It goes without saying that I’m a huge advocate for Squarespace.
I’ve designed and developed on who knows how many platforms and it’s the one that I enjoy working with the most and with which I see clients and students have the most success. More than any website tool, it was built with the understanding that websites are–generally speaking–another publishing medium.
With that said, Squarespace isn’t always the best for every project and if you want to use Squarespace, then there are certain things you need to plan for or even compromise.
If you’re hiring a graphic designer to mock up a design, or planning on DIYing your website, talk to a Squarespace Specialist (one on the official Squarespace list) first.
1) Squarespace isn’t like Dreamweaver or WordPress, platforms a lot of graphic designers are used to designing for.
Certain functions are tough to achieve outside the Developer platform, but I truly think that–as powerful as the developer platform is–it’s not the best option for clients with smaller budgets (like most of the folks I work with) or who do not have digital marketing staff to take care of their sites on an ongoing basis.
If you need to use Developer Mode to achieve your desired result, a skilled Squarespace Specialist can walk you through the pros and cons of doing so, so you can make a decision with all the facts in front of you.
2) A lot of folks aren’t used to working with responsive design.
So, if you chat with a Squarespace Specialist who understands the mobile web, you’ll better be able to communicate with your designer the things that are important for mobile users, such as navigation, typography and image/gallery block behavior.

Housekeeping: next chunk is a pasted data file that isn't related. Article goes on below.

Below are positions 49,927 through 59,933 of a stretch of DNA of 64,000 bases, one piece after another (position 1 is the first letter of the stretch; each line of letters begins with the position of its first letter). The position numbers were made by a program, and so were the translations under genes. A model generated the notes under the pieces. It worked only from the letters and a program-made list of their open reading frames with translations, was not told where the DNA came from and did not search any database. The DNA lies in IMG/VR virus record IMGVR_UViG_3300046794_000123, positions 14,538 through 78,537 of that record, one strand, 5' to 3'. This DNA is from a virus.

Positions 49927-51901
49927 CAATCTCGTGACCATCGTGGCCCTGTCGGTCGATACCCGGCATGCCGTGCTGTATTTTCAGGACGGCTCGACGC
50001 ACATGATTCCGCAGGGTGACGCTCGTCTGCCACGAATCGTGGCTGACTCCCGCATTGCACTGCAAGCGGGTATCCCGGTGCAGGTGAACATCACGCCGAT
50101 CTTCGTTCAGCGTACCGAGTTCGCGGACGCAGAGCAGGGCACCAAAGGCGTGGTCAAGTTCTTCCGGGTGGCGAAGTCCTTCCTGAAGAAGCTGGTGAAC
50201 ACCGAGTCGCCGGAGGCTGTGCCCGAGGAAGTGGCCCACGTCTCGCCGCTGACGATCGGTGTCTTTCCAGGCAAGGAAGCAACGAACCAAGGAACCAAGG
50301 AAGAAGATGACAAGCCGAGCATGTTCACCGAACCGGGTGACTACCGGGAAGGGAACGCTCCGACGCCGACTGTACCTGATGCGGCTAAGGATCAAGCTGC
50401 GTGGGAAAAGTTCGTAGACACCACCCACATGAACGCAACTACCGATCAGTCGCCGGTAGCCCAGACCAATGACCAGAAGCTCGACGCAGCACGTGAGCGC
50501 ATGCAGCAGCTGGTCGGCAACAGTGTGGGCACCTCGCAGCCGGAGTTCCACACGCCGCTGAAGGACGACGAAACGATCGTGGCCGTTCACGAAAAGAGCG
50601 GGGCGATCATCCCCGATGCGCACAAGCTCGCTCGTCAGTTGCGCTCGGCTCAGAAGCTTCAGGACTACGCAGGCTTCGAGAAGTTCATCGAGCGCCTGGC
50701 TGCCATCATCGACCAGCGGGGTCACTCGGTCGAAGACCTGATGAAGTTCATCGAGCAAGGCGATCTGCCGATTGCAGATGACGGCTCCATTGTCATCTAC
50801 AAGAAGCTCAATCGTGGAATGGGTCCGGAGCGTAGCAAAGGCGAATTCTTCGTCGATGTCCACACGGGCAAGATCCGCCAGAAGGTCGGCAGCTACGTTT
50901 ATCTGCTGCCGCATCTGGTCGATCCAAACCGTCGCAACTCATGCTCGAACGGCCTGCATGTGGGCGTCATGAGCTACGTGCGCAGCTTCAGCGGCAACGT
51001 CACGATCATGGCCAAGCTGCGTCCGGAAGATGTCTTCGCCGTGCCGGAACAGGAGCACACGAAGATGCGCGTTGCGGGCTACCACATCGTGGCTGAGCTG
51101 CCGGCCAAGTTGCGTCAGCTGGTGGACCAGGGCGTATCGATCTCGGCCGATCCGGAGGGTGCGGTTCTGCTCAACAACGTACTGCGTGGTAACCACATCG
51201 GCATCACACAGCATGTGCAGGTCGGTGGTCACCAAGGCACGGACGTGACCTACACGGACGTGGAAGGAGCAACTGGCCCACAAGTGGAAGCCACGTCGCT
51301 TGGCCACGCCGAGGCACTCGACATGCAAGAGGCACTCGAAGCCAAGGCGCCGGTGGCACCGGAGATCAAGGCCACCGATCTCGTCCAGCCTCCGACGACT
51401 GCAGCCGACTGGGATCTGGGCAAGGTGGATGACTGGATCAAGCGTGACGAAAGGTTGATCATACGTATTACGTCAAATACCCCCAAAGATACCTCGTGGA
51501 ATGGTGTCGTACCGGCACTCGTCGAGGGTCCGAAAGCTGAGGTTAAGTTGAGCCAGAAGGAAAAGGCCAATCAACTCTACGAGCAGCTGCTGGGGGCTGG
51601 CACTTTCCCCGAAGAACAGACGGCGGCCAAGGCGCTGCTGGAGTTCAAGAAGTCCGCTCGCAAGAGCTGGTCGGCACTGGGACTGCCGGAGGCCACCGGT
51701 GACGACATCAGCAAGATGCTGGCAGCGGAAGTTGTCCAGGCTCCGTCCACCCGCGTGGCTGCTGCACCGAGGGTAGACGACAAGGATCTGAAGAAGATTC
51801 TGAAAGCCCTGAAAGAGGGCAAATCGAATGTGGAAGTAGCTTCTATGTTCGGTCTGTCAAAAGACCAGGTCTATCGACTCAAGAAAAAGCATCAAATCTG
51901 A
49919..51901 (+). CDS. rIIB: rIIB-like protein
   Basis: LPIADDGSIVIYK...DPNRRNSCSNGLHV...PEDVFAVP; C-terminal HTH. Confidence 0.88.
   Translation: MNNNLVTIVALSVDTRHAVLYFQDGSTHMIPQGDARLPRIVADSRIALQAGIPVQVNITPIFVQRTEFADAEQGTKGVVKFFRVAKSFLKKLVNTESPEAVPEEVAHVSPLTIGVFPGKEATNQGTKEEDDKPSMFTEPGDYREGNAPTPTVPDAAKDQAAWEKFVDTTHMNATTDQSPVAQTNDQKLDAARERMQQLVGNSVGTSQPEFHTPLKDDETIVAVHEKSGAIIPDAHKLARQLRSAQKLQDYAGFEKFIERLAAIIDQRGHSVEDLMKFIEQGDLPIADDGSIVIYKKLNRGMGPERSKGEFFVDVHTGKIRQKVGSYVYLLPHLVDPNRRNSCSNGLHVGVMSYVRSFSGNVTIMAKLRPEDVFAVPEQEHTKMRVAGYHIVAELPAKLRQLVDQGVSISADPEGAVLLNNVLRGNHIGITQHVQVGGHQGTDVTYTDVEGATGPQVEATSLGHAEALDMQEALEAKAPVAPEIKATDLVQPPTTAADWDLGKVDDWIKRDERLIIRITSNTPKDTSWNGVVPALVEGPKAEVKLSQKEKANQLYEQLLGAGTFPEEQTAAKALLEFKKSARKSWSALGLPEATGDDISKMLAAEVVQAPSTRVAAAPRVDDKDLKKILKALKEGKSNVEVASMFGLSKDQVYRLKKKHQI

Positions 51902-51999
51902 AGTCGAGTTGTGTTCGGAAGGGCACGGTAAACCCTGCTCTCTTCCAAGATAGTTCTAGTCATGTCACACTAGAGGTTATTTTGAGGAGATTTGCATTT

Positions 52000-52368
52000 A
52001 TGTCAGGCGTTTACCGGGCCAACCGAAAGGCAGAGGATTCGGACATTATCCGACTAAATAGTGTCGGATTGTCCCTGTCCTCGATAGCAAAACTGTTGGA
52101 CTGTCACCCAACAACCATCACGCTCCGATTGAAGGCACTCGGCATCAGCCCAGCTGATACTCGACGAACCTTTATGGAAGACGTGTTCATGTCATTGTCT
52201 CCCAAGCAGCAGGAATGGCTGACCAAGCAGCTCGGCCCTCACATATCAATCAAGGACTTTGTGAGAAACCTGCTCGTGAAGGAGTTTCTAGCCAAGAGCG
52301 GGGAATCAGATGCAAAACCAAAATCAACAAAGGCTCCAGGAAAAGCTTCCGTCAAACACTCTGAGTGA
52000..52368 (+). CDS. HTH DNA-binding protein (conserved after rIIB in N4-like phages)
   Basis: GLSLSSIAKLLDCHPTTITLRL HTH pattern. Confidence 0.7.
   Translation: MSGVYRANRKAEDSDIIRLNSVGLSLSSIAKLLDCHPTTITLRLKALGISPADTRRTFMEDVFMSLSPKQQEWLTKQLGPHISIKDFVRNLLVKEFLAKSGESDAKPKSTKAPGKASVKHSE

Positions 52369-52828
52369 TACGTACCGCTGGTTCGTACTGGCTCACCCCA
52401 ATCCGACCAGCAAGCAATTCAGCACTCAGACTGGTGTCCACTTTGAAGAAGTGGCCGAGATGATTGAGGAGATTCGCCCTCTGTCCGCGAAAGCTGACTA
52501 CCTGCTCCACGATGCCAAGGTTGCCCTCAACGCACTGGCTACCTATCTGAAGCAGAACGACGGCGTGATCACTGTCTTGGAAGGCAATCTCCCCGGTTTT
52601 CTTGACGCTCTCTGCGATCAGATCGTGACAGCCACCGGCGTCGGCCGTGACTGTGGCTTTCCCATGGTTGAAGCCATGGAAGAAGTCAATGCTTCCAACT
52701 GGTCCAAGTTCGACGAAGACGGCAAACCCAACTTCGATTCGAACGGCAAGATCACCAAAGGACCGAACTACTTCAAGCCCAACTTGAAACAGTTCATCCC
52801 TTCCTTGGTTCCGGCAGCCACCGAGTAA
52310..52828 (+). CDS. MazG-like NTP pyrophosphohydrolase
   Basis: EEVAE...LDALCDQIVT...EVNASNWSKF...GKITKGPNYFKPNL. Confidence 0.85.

I’ve spent so much time lately working through finished mockups from designers who created stunning designs that are tied to a fixed layout. Fixed layouts are a bad move these days, as Google penalizes sites that are not friendly to mobile devices. Get on top of how your site will behave on all screen sizes before you launch, and you’ll be very happy down the road.
3) Things like rollout pages and image hovers may be more labor-intensive in Squarespace than you expect and really blow your budget.
As a result, the $100 or so you spend to talk to a Squarespace Specialist in advance of working with a graphic designer or trying to wrestle a with the platform so you understand what’s possible will save you a lot of money and heartache down the line.
4) Squarespace has functions that no other web publishing platforms do, such as the index pages, which can be incredibly powerful.
A skilled Squarespace Specialist can give you all kinds of ideas about how to use these special features that you wouldn’t otherwise know about. Seriously, you guys, you would not believe the things I do with the blog plus the summary block for site components that aren’t actually blogs.
The summary block, guys, it’s like magic on Squarespace.
5) Sometimes Squarespace isn’t the best choice.
It pains me to say this, but occasionally I’ll determine that someone’s project isn’t a great candidate for Squarespace and I encourage them to look at another option, even though I no longer work in WordPress, Drupal or other platforms. Unfortunately, much of the time the potential client has built their entire project around the idea of using Squarespace and it just won’t work for what they want to do.
A couple of very common situations in which I see this are if someone wants to use Squarespace Commerce with PayPal (which is simply not possible, though you can use PayPal buttons in Squarespace), if someone needs a subscription service with Squarespace Commerce (there are third-party services that make this possible, but this is sometimes not doable for certain people’s circumstances), or if someone needs an SSL beyond what a third-party service like CloudFlare can provide.
If you’re still wondering if Squarespace is right for you, you might what to schedule a Skype or phone consultation with me–I can guide you through the process, even if you’re going to DIY your site. Get in touch if this is of interest to you.